If you could design the ideal way to lose weight, it would probably look a lot like pumping fat and calories directly out of your body. And for some of us, nature has made this entirely possible.
It’s well-documented that breastfeeding requires 400+ calories / day. That’s quite a lot of calories — the equivalent of running a 5k every day. And there’s research showing that breast feeding reduces women’s weight significantly after pregnancy… even 20 years after the fact! So it’s not the case that breastfeeding simply causes women to increase their caloric intake. Lactating women lose weight too.
What’s perhaps less well-known is that you can induce lactation in nearly any woman of reproductive age — even if she hasn’t been pregnant before.
There are two main ways to accomplish this:
- The slower, more natural, way is to stimulate the breasts with simple pumping. After a few weeks, a woman’s body will assume it has a child that needs milk. This process essentially back-triggers the prolactin hormone and causes sustained lactation once it gets started. Some women augment this by taking the herbal supplement Fenugreek which supposedly promotes further milk flow / volume.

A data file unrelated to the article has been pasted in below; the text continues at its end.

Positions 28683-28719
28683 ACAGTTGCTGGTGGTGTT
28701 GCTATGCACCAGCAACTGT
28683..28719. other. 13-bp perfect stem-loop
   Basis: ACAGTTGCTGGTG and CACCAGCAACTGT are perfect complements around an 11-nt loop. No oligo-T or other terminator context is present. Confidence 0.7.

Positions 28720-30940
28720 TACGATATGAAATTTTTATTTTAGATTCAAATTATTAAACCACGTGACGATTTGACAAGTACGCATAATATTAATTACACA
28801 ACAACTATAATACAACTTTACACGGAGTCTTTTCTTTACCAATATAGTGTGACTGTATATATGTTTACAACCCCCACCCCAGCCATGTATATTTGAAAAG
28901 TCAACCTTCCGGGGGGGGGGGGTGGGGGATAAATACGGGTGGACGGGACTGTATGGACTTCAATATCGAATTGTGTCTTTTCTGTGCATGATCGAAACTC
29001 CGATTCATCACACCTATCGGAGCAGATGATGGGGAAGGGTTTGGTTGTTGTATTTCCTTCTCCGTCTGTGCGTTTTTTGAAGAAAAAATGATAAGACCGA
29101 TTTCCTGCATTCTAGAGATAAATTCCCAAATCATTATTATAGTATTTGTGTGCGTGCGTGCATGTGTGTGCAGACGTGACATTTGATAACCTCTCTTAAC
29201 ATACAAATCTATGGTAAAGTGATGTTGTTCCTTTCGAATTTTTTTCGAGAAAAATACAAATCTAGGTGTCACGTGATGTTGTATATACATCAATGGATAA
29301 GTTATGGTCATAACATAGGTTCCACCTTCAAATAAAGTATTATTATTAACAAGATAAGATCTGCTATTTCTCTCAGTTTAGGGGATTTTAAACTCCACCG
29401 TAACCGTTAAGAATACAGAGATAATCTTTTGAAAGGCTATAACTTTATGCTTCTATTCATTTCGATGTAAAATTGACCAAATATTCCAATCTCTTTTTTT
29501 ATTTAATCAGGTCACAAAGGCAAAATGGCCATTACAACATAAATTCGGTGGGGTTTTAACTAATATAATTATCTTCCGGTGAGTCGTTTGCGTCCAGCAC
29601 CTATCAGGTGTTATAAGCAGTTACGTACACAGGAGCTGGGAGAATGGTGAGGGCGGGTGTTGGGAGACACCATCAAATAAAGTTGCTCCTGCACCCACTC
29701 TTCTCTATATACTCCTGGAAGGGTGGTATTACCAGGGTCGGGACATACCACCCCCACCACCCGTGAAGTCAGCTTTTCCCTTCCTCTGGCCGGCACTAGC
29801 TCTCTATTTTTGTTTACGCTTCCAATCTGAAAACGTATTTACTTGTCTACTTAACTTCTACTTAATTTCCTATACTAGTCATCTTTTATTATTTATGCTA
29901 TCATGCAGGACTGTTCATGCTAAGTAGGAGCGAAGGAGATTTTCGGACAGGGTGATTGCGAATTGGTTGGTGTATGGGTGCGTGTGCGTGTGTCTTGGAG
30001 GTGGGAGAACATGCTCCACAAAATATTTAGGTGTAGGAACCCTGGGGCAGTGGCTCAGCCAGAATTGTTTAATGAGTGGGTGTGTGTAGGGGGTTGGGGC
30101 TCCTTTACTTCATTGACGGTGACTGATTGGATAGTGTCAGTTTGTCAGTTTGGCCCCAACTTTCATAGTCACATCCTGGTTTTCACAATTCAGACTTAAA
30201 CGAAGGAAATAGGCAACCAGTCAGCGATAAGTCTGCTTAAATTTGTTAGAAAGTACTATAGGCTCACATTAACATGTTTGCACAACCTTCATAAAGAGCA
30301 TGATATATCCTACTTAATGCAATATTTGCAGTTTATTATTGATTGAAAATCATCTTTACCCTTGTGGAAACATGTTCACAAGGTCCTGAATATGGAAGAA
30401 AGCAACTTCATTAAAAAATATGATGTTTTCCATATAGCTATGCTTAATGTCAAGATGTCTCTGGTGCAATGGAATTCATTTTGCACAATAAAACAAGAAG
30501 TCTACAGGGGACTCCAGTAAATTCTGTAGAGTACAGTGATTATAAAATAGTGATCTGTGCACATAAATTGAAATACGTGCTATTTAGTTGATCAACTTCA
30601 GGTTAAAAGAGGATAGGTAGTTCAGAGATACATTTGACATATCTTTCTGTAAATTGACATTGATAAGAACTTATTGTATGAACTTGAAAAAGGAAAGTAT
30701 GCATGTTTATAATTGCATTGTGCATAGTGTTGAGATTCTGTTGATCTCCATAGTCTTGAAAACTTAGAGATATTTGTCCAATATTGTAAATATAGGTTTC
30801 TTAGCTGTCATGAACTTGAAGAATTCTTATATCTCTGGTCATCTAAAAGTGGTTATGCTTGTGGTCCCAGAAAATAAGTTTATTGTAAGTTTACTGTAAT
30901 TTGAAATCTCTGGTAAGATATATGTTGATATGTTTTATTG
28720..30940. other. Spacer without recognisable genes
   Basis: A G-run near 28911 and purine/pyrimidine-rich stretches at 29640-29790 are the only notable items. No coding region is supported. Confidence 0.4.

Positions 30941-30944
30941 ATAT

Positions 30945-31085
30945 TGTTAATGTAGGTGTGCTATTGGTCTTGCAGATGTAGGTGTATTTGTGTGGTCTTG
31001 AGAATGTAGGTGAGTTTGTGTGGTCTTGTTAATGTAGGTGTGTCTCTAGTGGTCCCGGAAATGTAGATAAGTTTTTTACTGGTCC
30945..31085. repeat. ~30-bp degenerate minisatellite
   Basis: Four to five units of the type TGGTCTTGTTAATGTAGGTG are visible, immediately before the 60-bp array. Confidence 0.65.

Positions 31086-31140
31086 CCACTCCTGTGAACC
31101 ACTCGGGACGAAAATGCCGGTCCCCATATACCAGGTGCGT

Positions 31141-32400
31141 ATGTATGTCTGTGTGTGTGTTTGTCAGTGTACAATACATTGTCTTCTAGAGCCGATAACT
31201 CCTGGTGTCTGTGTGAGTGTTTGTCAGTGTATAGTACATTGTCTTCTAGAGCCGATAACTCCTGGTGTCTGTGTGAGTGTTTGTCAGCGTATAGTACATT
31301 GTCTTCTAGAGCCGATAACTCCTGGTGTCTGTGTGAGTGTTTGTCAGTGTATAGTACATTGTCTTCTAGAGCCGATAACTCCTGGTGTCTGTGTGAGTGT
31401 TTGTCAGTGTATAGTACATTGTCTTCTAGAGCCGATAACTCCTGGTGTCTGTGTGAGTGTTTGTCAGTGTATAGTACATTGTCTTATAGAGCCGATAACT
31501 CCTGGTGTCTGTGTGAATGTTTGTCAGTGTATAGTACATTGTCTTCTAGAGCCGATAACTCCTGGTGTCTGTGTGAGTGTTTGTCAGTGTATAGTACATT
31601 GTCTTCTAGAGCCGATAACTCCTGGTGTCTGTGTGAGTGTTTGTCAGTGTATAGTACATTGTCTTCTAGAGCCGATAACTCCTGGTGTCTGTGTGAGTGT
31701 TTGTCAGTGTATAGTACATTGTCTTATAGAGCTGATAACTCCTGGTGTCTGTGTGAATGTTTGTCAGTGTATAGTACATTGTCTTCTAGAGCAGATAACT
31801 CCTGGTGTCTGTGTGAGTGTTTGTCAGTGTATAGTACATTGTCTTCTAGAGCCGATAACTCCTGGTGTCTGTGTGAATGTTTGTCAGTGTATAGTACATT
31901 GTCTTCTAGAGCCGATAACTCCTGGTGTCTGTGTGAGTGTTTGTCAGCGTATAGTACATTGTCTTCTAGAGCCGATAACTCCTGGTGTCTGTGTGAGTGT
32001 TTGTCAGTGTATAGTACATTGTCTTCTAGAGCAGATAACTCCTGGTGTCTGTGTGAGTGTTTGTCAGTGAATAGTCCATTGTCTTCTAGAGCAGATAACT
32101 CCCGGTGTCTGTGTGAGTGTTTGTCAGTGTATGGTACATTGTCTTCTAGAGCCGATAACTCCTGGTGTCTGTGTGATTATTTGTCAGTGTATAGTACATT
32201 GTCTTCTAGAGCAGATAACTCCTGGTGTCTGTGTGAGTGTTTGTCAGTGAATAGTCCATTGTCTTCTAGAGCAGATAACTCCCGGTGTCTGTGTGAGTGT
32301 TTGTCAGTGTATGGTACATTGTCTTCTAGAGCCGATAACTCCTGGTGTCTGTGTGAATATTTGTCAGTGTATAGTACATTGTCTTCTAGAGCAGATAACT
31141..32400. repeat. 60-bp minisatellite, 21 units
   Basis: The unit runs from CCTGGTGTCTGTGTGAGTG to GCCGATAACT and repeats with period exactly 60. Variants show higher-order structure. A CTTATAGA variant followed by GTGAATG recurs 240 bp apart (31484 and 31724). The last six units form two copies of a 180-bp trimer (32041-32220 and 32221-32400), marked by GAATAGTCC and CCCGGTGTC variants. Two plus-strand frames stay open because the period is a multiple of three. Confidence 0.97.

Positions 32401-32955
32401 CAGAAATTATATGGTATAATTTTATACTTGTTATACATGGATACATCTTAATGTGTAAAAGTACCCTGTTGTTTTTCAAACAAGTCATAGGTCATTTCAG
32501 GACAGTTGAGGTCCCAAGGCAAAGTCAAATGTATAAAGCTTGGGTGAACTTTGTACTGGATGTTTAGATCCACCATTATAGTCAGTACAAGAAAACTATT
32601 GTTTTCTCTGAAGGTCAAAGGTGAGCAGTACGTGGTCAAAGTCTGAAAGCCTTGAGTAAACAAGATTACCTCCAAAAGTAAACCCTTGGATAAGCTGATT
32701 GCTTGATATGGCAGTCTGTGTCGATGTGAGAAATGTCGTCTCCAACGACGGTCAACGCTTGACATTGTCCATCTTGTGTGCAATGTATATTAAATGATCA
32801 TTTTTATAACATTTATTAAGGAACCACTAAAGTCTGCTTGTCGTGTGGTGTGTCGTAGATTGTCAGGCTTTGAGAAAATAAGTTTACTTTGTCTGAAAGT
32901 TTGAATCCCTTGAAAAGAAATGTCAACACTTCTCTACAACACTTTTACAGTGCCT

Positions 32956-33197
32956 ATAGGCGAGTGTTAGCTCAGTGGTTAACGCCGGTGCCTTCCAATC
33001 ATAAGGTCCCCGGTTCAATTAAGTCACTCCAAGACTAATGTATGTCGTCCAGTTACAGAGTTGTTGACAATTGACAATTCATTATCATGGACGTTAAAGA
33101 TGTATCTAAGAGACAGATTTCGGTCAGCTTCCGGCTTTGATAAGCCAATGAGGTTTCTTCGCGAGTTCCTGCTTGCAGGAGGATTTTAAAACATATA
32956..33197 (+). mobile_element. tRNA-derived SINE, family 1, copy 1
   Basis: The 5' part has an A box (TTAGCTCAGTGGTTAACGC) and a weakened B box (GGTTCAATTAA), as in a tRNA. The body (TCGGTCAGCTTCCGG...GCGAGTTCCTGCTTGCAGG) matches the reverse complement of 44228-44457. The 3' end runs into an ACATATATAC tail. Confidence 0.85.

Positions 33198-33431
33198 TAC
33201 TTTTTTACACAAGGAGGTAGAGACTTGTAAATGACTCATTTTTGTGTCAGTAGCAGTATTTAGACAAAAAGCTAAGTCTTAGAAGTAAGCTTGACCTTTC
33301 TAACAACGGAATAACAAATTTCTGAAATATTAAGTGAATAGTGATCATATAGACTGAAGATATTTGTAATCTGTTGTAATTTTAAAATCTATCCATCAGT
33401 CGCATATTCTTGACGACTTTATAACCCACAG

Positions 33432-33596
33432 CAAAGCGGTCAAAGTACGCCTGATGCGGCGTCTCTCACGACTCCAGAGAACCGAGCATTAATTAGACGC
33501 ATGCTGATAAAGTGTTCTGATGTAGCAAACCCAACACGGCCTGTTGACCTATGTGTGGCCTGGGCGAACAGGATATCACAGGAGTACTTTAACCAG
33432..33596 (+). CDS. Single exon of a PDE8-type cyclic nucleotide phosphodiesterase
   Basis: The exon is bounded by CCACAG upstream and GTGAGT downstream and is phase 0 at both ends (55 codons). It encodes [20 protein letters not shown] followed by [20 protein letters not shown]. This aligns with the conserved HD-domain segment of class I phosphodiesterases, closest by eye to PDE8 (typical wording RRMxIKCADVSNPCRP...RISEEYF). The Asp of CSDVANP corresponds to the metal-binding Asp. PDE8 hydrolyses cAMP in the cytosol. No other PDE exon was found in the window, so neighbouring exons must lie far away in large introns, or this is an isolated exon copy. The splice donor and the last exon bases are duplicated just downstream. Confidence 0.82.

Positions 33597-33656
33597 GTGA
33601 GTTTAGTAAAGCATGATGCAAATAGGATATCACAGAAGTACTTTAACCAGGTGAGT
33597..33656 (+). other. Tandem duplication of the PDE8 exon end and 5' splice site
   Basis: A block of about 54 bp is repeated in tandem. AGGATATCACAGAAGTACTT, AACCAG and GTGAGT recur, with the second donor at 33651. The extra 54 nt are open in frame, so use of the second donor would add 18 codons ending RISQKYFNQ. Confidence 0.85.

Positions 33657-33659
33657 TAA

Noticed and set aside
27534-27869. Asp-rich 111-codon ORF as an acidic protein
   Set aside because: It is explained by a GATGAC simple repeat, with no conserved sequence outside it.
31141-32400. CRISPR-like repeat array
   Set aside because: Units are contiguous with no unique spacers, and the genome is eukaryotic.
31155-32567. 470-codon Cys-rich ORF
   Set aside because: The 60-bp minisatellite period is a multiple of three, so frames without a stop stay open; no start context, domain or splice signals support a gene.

The quicker, more reliable, way to induce lactation is to temporarily manipulate hormone levels. The trick is to get your body to think you’ve just had a baby. This is done by elevating estrogen and progesterone for awhile and then dropping those levels as you boost prolactin — typically by taking a dopamine agonist like domperidone. This sounds pretty extreme… until you remember that lots of women already do most of this with birth control.
Standard birth control is exactly estrogen and progesterone — and it works by tricking your body into thinking you’re constantly pregnant. The only thing someone on birth control would need to do in order to induce lactation is to take 10mg of domperidone for a few days at the end of one of their active-pill cycles and then start pumping.
This diet would probably stack really well with off-label Metformin use too. Metformin can effectively provide another -100 calories / day by preventing the liver from performing too much gluconeogenesis on the food you eat. Realistically though, this would be a much better intervention if it worked like Spanx or Brava — an invisible product that you could wear under your clothing that quietly and discretely pumps milk from your breasts 3-5 times per day. But first, some enterprising women will have to validate that this actually works for non-mothers. There’s no obvious reason it shouldn’t, but it’s also just theory at this point.
So if you want to be part of pioneering science, why not start an n=1 exploratory study by picking up some automatic or manual pumps? If it works, you’ll likely end up a few pounds lighter (except for your slightly larger breasts) and you’ll be constantly buzzing with soothing oxytocin. You’ll also have the unique satisfaction of being able to subtract over 100 calories whenever you’re ready to pump it back out.